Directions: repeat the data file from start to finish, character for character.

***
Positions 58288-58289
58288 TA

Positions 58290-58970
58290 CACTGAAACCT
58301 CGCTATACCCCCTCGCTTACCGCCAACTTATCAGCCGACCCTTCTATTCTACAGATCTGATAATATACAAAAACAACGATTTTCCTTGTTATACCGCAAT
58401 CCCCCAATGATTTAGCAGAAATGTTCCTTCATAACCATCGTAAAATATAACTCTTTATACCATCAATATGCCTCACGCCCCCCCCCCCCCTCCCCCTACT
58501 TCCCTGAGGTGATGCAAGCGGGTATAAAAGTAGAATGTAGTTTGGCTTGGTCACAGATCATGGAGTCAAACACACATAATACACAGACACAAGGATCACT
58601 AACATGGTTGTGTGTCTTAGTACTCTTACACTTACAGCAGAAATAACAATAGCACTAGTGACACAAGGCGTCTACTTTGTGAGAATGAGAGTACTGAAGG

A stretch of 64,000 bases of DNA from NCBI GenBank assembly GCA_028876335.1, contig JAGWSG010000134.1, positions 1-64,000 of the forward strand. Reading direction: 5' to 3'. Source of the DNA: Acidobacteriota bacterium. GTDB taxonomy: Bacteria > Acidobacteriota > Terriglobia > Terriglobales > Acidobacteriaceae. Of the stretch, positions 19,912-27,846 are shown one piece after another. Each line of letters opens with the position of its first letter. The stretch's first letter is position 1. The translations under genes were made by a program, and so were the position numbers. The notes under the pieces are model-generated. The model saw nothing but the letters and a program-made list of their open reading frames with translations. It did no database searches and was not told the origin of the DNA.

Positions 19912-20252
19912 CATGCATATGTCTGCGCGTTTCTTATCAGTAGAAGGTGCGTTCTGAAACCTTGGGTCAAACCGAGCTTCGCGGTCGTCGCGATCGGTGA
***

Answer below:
Positions 58288-58289
58288 TA

Positions 58290-58970
58290 CACTGAAACCT
58301 CGCTATACCCCCTCGCTTACCGCCAACTTATCAGCCGACCCTTCTATTCTACAGATCTGATAATATACAAAAACAACGATTTTCCTTGTTATACCGCAAT
58401 CCCCCAATGATTTAGCAGAAATGTTCCTTCATAACCATCGTAAAATATAACTCTTTATACCATCAATATGCCTCACGCCCCCCCCCCCCCTCCCCCTACT
58501 TCCCTGAGGTGATGCAAGCGGGTATAAAAGTAGAATGTAGTTTGGCTTGGTCACAGATCATGGAGTCAAACACACATAATACACAGACACAAGGATCACT
58601 AACATGGTTGTGTGTCTTAGTACTCTTACACTTACAGCAGAAATAACAATAGCACTAGTGACACAAGGCGTCTACTTTGTGAGAATGAGAGTACTGAAGG

A stretch of 64,000 bases of DNA from NCBI GenBank assembly GCA_028876335.1, contig JAGWSG010000134.1, positions 1-64,000 of the forward strand. Reading direction: 5' to 3'. Source of the DNA: Acidobacteriota bacterium. GTDB taxonomy: Bacteria > Acidobacteriota > Terriglobia > Terriglobales > Acidobacteriaceae. Of the stretch, positions 19,912-27,846 are shown one piece after another. Each line of letters opens with the position of its first letter. The stretch's first letter is position 1. The translations under genes were made by a program, and so were the position numbers. The notes under the pieces are model-generated. The model saw nothing but the letters and a program-made list of their open reading frames with translations. It did no database searches and was not told the origin of the DNA.

Positions 19912-20252
19912 CATGCATATGTCTGCGCGTTTCTTATCAGTAGAAGGTGCGTTCTGAAACCTTGGGTCAAACCGAGCTTCGCGGTCGTCGCGATCGGTGA